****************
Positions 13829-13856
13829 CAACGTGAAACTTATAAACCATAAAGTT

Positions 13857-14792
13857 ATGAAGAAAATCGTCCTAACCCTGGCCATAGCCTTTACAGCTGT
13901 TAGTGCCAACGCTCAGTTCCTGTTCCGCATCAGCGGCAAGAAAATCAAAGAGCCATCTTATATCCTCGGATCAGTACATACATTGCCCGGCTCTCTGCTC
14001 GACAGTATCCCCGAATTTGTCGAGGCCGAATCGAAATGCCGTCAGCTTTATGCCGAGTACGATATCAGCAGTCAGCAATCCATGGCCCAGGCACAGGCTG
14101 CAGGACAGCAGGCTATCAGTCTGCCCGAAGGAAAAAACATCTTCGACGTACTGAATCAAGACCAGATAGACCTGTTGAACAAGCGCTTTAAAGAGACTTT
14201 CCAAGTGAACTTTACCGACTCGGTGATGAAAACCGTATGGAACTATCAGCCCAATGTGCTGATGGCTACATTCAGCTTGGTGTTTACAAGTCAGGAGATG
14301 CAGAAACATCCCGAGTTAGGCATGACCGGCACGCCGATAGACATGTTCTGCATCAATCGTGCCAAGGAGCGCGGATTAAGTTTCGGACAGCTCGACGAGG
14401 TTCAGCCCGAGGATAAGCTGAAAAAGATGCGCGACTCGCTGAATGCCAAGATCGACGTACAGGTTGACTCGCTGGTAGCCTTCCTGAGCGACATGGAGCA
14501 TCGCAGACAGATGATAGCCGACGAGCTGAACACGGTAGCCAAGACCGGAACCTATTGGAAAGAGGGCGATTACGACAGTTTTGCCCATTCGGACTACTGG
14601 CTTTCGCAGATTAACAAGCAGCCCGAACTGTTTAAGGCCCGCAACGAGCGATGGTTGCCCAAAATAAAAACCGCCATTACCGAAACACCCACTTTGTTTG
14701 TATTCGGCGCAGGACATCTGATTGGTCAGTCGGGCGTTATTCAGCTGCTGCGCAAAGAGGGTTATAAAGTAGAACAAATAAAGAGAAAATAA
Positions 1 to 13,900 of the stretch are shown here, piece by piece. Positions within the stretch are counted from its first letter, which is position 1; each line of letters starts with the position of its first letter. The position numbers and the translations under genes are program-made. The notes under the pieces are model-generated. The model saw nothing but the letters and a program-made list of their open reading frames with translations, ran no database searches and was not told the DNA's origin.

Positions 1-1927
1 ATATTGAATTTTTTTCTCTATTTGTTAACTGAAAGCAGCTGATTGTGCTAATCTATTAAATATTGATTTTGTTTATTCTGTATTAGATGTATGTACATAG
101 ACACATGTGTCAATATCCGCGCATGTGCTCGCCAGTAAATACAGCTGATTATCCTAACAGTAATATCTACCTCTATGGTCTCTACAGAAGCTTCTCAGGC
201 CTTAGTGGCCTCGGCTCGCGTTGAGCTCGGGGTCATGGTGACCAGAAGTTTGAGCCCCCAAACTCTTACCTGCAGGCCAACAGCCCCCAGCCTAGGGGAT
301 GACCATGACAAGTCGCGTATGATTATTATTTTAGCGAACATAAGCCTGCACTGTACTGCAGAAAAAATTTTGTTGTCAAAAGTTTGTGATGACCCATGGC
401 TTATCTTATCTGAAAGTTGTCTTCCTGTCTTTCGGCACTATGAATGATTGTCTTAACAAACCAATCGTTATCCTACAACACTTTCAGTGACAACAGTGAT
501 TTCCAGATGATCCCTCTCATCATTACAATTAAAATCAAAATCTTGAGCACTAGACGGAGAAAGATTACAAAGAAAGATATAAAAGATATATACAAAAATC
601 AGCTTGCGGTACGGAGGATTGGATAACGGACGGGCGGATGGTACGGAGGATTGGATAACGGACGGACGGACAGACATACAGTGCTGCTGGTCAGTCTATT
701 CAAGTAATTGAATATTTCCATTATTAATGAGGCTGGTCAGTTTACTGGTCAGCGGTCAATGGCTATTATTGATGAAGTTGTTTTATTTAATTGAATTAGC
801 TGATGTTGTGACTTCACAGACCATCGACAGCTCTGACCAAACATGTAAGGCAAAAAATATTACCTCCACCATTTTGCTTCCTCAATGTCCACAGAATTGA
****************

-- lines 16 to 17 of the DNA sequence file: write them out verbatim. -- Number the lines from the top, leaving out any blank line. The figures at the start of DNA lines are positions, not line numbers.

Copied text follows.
1 ATATTGAATTTTTTTCTCTATTTGTTAACTGAAAGCAGCTGATTGTGCTAATCTATTAAATATTGATTTTGTTTATTCTGTATTAGATGTATGTACATAG
101 ACACATGTGTCAATATCCGCGCATGTGCTCGCCAGTAAATACAGCTGATTATCCTAACAGTAATATCTACCTCTATGGTCTCTACAGAAGCTTCTCAGGC